For those who have been disrespected
It is ironic and exasperating that people who have been ignorant or dismissive of history have suddenly gained renewed interest in it now that their current favorite candidate has been exposed as a sexual predator.
Yes, predation has been happening for decades, centuries, millennia, but most women (or men to whom it happened) stayed silent, even as I and my peers did as younger adults. But now that Roy Moore has been subject to accusations, his people are howling, “but Bill Clinton!” Yes, he was the president; he was a cad; he was also impeached as a result of his peccadilloes. “But Al Franken!” Yes, and he did not deny it and has been contrite.
Let’s ignore JFK’s womanizing, Eisenhower’s probable mistress(es), FDR’s affairs, and multiple other presidents’ trysts, for brevity’s sake. But now that the history of unwanted sexual attention, long as it is, has finally perhaps crossed a critical point where its targets no longer will stay silent, why do we allow the current president to get a pass? Why do we tolerate his and Moore’s accusations that such a plethora of women are lying, when women for so long would not dare admit their victimization for the shame of it?
Tina Bennett-Kastor, Wichita
Tax bill penalizes students
I am a Wichitan who made her dreams come true after eight years of hard work at Northwest High School and the University of Kansas. However, the Tax Cut and Jobs Act is putting those dreams in jeopardy.
In 2015, I received my acceptance letter from Johns Hopkins University’s Biomedical Engineering Ph.D. program. At Hopkins, I develop bone grafts for children with congenital defects, cancer patients, and trauma patients. This work is done almost exclusively by doctoral students, but H.R.1 117d will make graduate school inaccessible for many students, especially middle-class Kansans like me.
Additionally, I spend a lot of my time with undergraduate education. I teach laboratory courses, grade assignments, and hold office hours. Without the contribution of Ph.D. students, undergraduate class sizes and tuition would likely increase.
My work is possible because my $50,000 annual tuition is provided as a scholarship. H.R. 1 would cause this scholarship to be taxable as income, increasing my taxes from about 8 percent of my income to about 39 percent. The Senate is currently considering its version of the House bill. If it passes with 117d, thousands of doctoral students will not be able to afford our Ph.D.s, which will cripple research and undergraduate education.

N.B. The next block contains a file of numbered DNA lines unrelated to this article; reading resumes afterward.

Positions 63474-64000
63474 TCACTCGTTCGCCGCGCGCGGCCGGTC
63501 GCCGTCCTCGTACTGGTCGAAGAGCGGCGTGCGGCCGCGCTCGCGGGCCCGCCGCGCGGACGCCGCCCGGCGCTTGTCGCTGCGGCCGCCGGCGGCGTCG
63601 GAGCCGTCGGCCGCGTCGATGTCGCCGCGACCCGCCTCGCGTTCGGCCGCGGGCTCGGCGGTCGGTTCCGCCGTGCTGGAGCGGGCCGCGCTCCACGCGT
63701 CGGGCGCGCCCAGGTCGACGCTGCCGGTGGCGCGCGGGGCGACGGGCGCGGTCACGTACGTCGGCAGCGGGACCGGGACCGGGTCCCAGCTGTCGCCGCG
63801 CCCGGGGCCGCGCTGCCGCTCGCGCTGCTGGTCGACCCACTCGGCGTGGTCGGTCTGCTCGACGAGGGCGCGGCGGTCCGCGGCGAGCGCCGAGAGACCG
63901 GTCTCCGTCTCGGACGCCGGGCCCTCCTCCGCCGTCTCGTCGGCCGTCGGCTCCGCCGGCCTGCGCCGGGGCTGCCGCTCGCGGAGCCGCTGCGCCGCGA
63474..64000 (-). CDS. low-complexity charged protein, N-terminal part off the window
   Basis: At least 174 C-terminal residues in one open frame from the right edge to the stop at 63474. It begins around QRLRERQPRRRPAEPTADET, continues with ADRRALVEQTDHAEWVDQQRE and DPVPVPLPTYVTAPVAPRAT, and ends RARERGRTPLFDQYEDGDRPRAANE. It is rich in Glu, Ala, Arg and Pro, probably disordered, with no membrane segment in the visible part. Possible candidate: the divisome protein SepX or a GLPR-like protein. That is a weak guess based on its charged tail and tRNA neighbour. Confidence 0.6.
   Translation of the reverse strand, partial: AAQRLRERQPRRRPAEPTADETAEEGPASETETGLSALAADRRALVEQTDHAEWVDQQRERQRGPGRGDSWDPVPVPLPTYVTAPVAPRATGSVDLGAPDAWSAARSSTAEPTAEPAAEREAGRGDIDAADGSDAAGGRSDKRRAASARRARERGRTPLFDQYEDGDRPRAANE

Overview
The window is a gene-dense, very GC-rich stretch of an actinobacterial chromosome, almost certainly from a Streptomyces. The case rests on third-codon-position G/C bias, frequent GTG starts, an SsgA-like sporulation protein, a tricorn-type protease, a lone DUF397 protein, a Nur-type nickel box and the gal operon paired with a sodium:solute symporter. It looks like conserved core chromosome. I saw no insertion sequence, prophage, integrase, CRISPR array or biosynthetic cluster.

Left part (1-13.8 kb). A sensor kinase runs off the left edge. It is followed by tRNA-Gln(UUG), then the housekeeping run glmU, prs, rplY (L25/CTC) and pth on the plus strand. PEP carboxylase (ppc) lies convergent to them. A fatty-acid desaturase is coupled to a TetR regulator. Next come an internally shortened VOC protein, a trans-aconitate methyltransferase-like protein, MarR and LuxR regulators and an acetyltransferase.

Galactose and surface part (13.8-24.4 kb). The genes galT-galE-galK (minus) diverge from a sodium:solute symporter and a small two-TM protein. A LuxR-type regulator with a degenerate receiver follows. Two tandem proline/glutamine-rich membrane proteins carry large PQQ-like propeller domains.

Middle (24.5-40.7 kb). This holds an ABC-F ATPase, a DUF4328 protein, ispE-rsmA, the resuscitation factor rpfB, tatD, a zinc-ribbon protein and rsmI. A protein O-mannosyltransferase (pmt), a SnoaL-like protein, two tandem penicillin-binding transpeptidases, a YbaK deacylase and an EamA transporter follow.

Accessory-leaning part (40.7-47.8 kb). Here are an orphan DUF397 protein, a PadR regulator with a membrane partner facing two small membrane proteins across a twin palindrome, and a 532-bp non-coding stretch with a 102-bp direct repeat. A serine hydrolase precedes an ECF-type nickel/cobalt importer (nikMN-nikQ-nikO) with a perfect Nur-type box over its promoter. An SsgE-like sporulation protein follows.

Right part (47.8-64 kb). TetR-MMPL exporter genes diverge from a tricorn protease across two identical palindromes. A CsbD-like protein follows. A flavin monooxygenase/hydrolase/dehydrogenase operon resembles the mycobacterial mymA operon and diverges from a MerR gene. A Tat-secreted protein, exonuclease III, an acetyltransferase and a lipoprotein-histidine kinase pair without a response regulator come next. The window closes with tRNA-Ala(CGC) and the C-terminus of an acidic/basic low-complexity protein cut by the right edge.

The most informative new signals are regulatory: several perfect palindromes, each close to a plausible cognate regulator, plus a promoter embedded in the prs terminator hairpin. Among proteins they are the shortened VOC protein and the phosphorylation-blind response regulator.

Ashley Farris, Baltimore
The argument surrounding Tyson
The dialogue I’m hearing around the Tyson debate goes like this:
Pro-Tyson: “Tyson is going to provide 1,600 jobs.”
Con: “But we have a 3.4-percent unemployment rate and only 10,644 people looking for work. I presume they don’t all want to work in a chicken factory.”
Pro: “Yes, but 1,600 jobs.”
Con: “Tyson has paid millions in employment and labor-related fines. Do we want that kind of employer?
Pro: “1,600 jobs.”
Con: “Wichita has spent millions to beautify downtown and build Intrust Bank Arena so we can attract tourism and events like the NCAA Tournament. Would people return if their first thought is ‘What’s that smell?’ ”
Pro: “1,600 Jobs.”
Con: “What about the burden on small-town sewer and water systems, roads and schools?”
Pro: “1,600 jobs. Oh, and the workers and drivers will eat at local restaurants.”
Con: “What about the smell?”
Pro: “It won’t smell.”
What? Anyone with a rudimentary understanding of economics understands that jobs are but a small part of determining the success of an economy. What good are 1,600 jobs if the industry providing them destroys everything else that makes our city and surrounding countryside beautiful and good, destroying our economy in the process?
Angela Solomon, Clearwater
Processing plant would hurt infrastructure
Rural Sedgwick County is not equipped with the infrastructure to handle Tyson and 1,300 to 1,600 employees coming and going along with hundreds of semi tractor-trailers carrying up to 80,000 pounds. Are the county or townships prepared to carry the burden of this infrastructure and the associated cost for construction and repair?
I would like to know which bridges are rated for what weight capacity, as not only the plant but the 30- to 50-mile circle around the plant will have heavy truck traffic. Are the county or townships prepared to carry the burden of this infrastructure and the associated cost for construction and repair?
Jeff Zogleman, Clearwater
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